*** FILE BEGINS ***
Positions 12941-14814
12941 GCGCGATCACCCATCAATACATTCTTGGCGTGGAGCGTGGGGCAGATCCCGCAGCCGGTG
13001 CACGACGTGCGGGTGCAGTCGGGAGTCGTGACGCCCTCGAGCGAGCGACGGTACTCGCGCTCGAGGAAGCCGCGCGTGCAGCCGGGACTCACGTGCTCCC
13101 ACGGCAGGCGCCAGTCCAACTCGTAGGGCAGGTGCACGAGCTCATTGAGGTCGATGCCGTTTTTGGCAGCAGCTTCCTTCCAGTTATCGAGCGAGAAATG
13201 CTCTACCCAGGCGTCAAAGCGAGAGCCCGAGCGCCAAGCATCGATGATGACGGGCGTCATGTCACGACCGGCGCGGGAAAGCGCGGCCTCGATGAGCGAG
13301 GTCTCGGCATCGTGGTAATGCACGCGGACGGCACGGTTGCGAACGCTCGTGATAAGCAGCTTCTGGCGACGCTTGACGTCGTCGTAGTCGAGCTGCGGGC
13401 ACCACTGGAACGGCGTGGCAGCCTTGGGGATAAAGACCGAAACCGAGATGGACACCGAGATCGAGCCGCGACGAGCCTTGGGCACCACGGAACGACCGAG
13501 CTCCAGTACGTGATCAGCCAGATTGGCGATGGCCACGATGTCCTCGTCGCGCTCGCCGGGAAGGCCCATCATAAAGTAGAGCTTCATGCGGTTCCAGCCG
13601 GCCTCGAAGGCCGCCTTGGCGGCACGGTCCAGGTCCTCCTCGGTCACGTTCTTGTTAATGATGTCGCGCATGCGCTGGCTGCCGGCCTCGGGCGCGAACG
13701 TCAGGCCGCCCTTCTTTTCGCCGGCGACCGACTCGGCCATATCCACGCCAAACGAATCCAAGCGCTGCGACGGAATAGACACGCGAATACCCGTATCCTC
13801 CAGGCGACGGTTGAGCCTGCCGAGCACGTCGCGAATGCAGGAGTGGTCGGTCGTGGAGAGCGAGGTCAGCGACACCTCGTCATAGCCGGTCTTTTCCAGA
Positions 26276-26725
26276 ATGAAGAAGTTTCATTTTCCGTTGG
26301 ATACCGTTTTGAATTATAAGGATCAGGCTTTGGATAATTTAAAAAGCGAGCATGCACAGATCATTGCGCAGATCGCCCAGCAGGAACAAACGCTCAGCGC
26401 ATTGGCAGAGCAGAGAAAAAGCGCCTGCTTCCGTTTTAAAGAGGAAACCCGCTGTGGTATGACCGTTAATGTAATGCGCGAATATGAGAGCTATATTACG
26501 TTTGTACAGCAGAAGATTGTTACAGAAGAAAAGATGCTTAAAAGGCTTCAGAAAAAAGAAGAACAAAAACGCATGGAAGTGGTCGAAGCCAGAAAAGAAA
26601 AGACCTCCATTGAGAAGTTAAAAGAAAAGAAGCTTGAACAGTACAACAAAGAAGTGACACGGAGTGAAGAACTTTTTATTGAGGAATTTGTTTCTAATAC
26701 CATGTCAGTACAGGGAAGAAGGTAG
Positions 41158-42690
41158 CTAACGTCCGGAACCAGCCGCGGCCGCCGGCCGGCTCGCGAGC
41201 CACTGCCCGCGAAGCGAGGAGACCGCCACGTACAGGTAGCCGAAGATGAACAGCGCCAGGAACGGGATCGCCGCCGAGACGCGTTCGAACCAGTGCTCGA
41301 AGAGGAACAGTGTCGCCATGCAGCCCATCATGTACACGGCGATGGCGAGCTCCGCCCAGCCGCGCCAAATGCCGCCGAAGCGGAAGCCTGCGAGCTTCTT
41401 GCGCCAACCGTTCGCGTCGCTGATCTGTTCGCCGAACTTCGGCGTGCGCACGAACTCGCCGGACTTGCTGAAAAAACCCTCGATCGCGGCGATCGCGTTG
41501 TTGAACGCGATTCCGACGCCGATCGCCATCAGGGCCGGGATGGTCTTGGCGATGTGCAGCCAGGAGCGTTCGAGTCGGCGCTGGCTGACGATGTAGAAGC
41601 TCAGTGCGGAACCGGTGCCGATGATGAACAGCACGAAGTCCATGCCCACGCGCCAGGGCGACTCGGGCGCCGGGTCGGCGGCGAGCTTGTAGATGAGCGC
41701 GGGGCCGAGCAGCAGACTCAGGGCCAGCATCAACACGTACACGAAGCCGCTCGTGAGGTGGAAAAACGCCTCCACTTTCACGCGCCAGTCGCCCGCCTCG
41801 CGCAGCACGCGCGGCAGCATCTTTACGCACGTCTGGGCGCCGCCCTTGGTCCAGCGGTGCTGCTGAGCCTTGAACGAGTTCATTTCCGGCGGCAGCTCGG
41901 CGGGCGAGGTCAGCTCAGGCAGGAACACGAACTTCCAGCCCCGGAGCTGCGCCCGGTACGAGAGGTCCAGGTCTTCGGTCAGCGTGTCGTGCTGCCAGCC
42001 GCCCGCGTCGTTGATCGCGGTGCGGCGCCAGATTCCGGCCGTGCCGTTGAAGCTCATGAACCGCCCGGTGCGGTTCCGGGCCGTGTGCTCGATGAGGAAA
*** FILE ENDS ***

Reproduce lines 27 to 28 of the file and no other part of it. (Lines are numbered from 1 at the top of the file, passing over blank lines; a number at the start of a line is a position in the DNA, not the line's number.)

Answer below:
41801 CGCAGCACGCGCGGCAGCATCTTTACGCACGTCTGGGCGCCGCCCTTGGTCCAGCGGTGCTGCTGAGCCTTGAACGAGTTCATTTCCGGCGGCAGCTCGG
41901 CGGGCGAGGTCAGCTCAGGCAGGAACACGAACTTCCAGCCCCGGAGCTGCGCCCGGTACGAGAGGTCCAGGTCTTCGGTCAGCGTGTCGTGCTGCCAGCC